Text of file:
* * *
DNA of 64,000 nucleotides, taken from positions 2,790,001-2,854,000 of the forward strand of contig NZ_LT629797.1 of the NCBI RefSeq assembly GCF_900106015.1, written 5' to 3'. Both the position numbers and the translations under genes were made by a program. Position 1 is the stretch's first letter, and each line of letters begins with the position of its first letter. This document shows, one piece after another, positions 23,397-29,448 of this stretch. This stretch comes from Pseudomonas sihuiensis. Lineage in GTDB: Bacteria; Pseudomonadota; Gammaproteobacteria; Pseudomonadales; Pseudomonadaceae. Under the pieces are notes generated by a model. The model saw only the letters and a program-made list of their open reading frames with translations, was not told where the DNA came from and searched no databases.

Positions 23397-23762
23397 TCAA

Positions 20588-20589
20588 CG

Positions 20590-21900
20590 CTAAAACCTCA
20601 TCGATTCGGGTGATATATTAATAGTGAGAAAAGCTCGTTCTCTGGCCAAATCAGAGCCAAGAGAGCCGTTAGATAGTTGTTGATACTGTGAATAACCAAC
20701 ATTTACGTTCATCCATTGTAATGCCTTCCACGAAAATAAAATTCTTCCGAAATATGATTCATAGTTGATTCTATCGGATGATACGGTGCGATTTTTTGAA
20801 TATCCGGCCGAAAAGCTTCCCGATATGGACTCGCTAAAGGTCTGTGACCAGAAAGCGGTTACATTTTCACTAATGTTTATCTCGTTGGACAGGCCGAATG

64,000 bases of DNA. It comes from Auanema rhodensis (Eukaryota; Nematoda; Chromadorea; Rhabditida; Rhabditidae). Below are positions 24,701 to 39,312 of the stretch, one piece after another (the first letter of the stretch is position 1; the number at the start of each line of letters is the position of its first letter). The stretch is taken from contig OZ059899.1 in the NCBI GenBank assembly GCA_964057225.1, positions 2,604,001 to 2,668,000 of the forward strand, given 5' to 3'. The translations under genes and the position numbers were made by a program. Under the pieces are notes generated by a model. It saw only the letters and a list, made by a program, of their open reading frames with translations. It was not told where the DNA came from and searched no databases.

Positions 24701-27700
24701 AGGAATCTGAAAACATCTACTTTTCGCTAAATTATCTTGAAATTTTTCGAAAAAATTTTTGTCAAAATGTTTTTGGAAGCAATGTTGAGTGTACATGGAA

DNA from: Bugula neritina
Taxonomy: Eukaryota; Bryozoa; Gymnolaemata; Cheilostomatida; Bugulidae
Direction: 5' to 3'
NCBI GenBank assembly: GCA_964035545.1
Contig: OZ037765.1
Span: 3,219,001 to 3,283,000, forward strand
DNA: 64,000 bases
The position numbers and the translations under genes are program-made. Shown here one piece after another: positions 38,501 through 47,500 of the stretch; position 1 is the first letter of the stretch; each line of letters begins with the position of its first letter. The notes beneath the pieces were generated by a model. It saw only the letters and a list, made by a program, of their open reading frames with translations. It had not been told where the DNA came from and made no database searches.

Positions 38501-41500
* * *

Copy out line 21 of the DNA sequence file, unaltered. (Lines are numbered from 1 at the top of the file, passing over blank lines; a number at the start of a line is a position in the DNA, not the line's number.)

The position numbers and the translations under genes are program-made. Shown here one piece after another: positions 38,501 through 47,500 of the stretch; position 1 is the first letter of the stretch; each line of letters begins with the position of its first letter. The notes beneath the pieces were generated by a model. It saw only the letters and a list, made by a program, of their open reading frames with translations. It had not been told where the DNA came from and made no database searches.